The NMC announced eight commitments which it will apply when it investigates and considers Fitness to Practise concerns.

It announced on its Twitter account that as part of its commitment to “a just culture”, the NMC are introducing a set of 8 commitments which it will apply whenever it investigates and considers Fitness to Practise concerns.

These commitments are:

  1. We’ll approach cases on the basis that most people referred to us are normally safe
  2. We’ll seek to build an accurate picture about the nurse, midwife or nursing associate’s practising history
  3. We’ll always carefully consider evidence of discrimination, victimisation, bullying or harassment
  4. Where risks are caused by system and process failures, we’ll concentrate on the action we can take to help resolve the underlying issues
  5. In cases where a nurse, midwife or nursing associate was required to use their professional judgement we’ll respond proportionately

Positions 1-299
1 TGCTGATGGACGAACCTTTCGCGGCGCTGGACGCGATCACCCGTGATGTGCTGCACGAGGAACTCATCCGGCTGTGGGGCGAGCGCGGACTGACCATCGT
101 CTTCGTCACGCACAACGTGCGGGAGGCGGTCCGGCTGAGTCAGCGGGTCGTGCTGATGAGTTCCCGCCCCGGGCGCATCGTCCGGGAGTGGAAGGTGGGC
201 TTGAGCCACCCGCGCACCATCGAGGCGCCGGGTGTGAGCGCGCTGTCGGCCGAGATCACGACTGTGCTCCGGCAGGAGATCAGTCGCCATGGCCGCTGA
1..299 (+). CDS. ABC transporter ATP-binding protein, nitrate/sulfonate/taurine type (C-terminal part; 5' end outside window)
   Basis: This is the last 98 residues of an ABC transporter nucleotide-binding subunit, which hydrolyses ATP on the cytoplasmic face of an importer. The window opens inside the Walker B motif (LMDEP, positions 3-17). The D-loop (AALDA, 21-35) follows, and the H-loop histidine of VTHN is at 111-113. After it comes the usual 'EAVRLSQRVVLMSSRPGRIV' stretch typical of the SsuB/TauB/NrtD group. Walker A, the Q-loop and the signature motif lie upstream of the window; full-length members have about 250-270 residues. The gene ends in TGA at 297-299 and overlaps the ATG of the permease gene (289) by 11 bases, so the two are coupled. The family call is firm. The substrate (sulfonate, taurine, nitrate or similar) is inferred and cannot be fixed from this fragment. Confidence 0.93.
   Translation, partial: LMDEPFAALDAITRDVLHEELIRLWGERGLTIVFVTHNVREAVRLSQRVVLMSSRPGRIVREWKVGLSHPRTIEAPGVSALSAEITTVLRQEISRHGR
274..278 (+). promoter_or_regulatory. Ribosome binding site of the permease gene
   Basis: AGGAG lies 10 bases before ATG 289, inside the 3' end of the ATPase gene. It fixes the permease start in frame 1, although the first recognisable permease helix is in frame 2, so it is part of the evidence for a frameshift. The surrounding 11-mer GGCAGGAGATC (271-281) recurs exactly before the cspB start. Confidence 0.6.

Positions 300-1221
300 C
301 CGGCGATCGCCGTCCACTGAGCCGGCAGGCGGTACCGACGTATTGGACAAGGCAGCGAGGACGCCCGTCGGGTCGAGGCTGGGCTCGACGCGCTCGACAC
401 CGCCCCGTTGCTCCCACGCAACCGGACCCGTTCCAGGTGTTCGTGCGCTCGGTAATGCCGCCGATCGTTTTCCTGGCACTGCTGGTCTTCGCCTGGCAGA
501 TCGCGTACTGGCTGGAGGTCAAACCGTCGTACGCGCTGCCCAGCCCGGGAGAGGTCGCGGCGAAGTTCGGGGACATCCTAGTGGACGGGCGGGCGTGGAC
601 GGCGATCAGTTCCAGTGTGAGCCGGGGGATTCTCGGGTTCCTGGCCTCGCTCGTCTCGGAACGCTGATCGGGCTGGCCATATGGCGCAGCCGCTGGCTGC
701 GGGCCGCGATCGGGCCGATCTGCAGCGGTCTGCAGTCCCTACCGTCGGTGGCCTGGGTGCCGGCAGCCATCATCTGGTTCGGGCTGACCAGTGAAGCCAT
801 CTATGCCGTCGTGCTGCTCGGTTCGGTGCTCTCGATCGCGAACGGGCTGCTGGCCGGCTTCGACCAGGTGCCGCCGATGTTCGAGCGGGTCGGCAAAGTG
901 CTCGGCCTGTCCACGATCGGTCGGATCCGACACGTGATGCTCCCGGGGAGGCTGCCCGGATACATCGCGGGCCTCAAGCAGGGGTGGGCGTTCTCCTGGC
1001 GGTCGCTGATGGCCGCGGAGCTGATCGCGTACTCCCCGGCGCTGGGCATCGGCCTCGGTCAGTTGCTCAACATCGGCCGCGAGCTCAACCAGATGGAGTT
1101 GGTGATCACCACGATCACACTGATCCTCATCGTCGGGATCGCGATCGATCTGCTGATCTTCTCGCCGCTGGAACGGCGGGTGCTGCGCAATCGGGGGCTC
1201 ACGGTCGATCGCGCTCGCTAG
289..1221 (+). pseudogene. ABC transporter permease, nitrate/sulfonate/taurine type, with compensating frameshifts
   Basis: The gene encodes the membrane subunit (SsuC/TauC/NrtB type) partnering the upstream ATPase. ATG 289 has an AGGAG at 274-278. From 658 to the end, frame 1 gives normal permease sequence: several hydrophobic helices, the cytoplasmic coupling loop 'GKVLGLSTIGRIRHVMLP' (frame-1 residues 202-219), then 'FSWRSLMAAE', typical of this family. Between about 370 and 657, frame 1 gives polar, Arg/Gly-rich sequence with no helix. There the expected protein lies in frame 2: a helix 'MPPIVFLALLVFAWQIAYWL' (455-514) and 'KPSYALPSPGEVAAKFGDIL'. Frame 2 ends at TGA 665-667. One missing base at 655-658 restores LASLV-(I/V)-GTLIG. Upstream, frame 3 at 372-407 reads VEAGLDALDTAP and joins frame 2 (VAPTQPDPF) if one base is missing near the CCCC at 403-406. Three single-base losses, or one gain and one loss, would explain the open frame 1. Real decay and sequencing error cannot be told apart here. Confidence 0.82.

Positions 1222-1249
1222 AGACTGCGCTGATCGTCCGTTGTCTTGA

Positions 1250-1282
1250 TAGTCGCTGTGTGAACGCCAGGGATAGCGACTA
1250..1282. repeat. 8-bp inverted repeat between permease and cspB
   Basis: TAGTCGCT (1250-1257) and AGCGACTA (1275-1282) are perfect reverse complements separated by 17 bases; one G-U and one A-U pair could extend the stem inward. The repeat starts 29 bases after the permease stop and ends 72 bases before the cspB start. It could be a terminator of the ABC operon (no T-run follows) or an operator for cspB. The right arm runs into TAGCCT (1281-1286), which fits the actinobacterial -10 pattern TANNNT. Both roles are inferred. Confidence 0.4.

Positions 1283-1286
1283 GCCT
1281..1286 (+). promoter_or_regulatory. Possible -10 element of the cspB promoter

6. We’ll look for evidence of remediation where a serious concern was caused by a gap in knowledge or training or personal context factors
  7. We’ll always look into whether group norms or culture influenced an individual’s behaviour before taking action
  8. Where an incident has occurred because of cultural problems, we’ll concentrate on taking action to minimise the risk of the same thing happening again

The NMC said “We don’t seek to blame individuals or the system they work in” but that any decision to take action will “always involve trying to understand the particular circumstances they were working in at the time.”

“This means we need to look beyond the actions of an individual and understand the role of other people, the culture and environment they were working in when something went wrong. Only then can we identify what needs to happen to keep people safe in the future – even if we’re not the ones who can take that action.”

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